Throughout my time at school there were two roads that I always walked down: the one I lived in, as you’d expect, and another that ran from north to south. At the southern end was a passageway that led to my primary school. At the northern end was the High Road, and my route to senior school.
I walked these roads tens of thousands of times, on school-days, at weekends, during the holidays. I now live a mile or so from where I grew up and no longer walk down either of them as often as I used to. Recently, walking down the road that runs from north to south, I noticed that one of the houses (#36) is being renovated, although that word hardly does justice to the amount of work being done. Through the hoardings at the front you can glimpse the scale of the job. All that remains is the external brickwork and the load-bearing walls inside. Windows, doors and floorboards have been removed and you can see clear to the back garden.
For at least 40 years before all this, the house was a local landmark, for me at least. In the words of Tom Jones’s UK #1 “The Green, Green Grass of Home”, “The old house [was] still standing, though the paint was cracked and dry”. The front door and the window-frames had not been painted for decades. Broken panes of glass had been taped up, held together in places with bits of cardboard. The curtains behind every window were closed day and night.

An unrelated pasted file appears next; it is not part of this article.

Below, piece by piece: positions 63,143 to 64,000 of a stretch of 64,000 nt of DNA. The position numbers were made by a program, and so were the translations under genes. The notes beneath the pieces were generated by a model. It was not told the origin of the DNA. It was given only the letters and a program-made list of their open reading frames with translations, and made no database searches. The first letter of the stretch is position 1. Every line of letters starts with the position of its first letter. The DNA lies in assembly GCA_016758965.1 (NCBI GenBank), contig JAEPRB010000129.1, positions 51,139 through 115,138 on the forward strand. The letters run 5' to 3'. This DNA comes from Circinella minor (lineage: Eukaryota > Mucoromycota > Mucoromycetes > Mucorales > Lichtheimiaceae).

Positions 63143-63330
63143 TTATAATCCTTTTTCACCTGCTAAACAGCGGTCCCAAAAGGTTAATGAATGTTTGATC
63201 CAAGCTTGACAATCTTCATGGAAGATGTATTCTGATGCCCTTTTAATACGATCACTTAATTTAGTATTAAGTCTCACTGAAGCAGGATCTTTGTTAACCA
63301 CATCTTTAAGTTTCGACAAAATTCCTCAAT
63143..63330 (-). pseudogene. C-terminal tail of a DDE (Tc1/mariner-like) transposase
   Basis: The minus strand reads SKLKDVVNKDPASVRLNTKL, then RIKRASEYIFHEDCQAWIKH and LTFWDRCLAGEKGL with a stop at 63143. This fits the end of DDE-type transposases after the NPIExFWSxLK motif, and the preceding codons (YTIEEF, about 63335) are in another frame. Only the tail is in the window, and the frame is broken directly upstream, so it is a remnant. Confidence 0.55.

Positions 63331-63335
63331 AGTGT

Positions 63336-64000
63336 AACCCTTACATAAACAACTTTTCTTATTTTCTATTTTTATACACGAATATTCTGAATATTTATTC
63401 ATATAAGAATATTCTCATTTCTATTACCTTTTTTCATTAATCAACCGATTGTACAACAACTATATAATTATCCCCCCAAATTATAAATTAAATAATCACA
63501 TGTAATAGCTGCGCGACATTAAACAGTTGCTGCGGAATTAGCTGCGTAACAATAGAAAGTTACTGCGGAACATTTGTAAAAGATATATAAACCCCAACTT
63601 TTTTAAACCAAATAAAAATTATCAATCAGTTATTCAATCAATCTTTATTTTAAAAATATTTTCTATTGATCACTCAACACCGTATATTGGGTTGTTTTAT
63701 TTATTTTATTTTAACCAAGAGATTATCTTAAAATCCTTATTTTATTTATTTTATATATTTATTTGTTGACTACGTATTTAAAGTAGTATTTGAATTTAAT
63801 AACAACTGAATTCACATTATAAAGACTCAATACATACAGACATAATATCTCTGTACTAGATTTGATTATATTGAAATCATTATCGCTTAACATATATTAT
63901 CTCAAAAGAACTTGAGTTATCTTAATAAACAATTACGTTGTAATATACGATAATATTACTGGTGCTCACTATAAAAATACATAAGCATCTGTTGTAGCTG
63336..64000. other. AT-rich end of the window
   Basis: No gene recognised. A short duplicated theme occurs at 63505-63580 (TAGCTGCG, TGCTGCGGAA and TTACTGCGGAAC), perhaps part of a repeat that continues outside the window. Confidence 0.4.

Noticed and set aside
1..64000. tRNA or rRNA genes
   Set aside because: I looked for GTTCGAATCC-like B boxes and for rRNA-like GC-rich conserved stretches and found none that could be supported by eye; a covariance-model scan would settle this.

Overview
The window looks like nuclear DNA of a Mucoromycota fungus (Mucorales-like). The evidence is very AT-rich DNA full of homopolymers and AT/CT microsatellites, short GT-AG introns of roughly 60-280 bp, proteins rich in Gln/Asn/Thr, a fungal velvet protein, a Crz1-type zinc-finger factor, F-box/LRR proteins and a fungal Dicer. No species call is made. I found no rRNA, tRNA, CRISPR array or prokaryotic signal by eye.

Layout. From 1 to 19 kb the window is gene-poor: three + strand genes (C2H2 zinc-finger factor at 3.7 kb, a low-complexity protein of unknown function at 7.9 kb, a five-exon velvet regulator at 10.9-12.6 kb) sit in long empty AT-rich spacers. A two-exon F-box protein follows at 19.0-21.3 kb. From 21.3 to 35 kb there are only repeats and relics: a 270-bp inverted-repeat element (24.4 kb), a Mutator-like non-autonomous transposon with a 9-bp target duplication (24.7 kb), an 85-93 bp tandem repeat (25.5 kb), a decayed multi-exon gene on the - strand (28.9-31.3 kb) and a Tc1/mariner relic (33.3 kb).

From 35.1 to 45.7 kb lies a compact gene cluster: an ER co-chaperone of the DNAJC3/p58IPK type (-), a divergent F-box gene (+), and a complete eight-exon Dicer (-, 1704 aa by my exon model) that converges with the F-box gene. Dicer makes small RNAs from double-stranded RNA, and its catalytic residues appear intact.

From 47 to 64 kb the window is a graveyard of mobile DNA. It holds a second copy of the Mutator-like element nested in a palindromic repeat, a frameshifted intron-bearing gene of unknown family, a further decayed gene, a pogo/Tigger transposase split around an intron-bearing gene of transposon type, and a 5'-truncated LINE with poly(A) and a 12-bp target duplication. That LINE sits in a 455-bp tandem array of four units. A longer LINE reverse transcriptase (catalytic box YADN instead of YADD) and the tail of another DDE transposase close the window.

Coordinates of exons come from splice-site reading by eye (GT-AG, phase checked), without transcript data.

But the most notable feature of the place was a collection of decaying motor vehicles in the front garden, some hidden beneath those grey weather-proof covers that were much more common in the 1970s than they are now. They, and the cars themselves, probably dated back to the 1970s, or maybe even earlier.
All those tens of thousands of times I walked past #36 I never saw anyone enter or leave, never saw anyone in the front garden, tinkering away at a car or rearranging the covers. I never noticed any movement of the curtains. As the years went by, the house stood out more and more. Neighbouring properties went through regular cycles of maintenance and improvement. I could say “gentrification”, but the road was pretty fancy to begin with. #36 was stuck in a 1970s time-warp, a time when houses like that didn’t stand out quite so much.
The front garden is now clear of cars, home only to a skip or two. No doubt it will be tidied up along with the rest of the property, ending up either as a landscaped area or (more likely) a freshly paved space for two or more cars. Most of the neighbouring houses have at least one four-wheel-drive parked out front. Some have gates controlled by security systems with key-pads. Others have clear driveways.
I’m not especially curious about how #36 ends up. It will doubtless be very similar to the surrounding houses. But I rather wish I’d taken some pictures of it in its dilapidated state. Instead it will remain as a memory, with no photographic evidence to support it.